Angrophobia, or the fear of anger, is a relatively complex phobia. In fact, many therapists conceptualize the fear of one’s own anger not specifically as a phobia, but as related to the individual’s personality style and unconscious conflicts. The term refers specifically to the fear of becoming angry rather than the fear of others becoming angry with you. Like all phobias, angrophobia varies widely in both its symptoms and its severity from one person to the next.
Causes of Angrophobia
Although angrophobia does not always have a demonstrable cause, in most cases it is related to a traumatic past event. People whose parents were frequently angry and those who suffered from child abuse may be at increased risk for developing this fear. Those who were punished for expressing anger may also be more likely to develop angrophobia.
Symptoms of Angrophobia
In general, people with angrophobia tend to go out of their way to avoid conflict. Many become passive and quiet, allowing others to take the lead. Those with a more severe fear may intentionally isolate themselves, avoiding social situations that they perceive as having a chance for conflict.
When conflict arises, people with angrophobia tend to look for escape routes. Leaving the house, walking out of business meetings and deserting friends at a restaurant or bar are common reactions. If escape is impossible, those with this fear often withdraw into themselves, cutting off communication until the crisis is over.
Complications of Angrophobia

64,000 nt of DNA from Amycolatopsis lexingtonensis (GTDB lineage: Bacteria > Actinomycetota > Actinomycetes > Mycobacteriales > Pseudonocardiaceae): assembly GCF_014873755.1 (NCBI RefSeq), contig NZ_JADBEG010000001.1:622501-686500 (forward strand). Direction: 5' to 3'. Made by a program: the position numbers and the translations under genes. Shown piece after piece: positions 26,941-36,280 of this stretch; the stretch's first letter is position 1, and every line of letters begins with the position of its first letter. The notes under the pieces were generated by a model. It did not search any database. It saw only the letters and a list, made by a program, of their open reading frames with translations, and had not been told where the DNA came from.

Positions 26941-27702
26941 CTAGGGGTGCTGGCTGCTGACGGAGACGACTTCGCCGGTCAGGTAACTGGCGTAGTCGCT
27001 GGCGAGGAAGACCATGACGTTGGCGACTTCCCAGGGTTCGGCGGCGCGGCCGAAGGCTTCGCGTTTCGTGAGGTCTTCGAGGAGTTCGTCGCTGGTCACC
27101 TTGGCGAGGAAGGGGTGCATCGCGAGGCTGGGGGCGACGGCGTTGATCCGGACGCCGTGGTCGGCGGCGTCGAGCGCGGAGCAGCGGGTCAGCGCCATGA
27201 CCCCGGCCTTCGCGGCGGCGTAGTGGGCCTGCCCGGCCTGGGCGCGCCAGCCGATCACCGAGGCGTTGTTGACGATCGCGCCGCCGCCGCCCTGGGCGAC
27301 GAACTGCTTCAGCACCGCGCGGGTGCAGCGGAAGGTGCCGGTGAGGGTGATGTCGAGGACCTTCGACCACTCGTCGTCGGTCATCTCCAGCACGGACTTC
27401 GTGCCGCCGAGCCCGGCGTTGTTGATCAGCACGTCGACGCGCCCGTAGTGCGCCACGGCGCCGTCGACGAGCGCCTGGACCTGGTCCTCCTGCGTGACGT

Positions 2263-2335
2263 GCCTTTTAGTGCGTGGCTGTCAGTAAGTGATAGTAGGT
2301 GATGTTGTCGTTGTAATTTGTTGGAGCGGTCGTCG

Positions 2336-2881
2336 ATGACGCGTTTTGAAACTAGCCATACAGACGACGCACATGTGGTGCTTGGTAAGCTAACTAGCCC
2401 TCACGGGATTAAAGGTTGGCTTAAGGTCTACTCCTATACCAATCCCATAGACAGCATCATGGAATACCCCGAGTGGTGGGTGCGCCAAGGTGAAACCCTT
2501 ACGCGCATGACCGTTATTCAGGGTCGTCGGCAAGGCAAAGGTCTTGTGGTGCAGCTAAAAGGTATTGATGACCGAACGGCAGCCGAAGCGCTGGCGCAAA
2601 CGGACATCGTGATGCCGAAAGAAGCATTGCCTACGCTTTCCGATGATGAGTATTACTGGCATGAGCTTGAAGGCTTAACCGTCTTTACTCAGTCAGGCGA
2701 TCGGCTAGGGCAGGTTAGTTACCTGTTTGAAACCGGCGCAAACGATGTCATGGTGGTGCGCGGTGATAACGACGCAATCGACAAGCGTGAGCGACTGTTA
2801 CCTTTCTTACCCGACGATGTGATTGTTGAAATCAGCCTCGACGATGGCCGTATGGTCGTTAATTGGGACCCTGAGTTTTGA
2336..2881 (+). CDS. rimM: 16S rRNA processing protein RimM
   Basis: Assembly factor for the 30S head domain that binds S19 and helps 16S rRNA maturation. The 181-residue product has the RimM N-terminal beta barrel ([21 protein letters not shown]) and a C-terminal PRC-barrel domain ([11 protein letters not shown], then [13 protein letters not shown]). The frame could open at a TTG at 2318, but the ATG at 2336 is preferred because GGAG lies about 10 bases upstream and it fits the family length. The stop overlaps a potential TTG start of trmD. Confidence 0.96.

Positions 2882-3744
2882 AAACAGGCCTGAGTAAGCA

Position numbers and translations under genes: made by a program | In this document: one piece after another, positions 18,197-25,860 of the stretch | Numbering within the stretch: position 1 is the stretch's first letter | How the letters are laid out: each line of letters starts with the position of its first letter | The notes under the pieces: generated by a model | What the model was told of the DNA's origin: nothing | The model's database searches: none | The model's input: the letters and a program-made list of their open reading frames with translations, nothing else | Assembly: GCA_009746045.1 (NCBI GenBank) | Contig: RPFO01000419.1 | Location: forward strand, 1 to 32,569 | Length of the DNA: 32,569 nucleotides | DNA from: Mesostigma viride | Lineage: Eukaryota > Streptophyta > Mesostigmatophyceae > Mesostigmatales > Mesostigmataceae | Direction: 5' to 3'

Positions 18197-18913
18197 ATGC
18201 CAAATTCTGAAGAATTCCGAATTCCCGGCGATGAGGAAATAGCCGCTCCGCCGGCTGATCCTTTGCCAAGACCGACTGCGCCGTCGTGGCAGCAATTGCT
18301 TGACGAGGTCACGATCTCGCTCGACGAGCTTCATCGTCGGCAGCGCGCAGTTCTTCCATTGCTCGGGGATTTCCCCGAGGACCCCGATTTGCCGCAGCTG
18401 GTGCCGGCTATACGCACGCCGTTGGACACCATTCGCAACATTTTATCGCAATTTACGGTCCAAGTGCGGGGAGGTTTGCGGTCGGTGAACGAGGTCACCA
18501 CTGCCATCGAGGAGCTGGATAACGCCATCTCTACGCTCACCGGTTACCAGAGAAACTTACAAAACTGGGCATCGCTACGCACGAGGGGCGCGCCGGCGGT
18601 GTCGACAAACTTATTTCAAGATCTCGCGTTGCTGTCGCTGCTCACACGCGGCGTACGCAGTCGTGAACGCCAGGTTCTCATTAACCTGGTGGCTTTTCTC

Anger is an unavoidable human emotion. Although many of us express anger in unhealthy ways, choosing not to express it all is just as dangerous. People with angrophobia tend to bottle up their feelings, pretending that they do not exist. However, bottled-up feelings generally turn inward over time. Increased fear and anxiety, hopelessness, depression and guilt are common. Suppressing these feelings can then lead to self-doubt and even self-loathing. Eventually, those who suppress their feelings are at an increased risk for “snapping,” unloading their pent-up emotions on themselves or others in destructive ways.
Angrophobia is largely rooted in erroneous thoughts and beliefs about anger. Treatment generally focuses on working through the original conflicts that caused the fear, and exploring anger as a more neutral feeling. Psycho-education is often an important part of treatment as clients learn new ways to express anger in a healthy and healing manner.
Battling a phobia is never easy, and confronting deep-seated feelings may take some time. With hard work and a skilled therapist, however, it is possible to conquer angrophobia.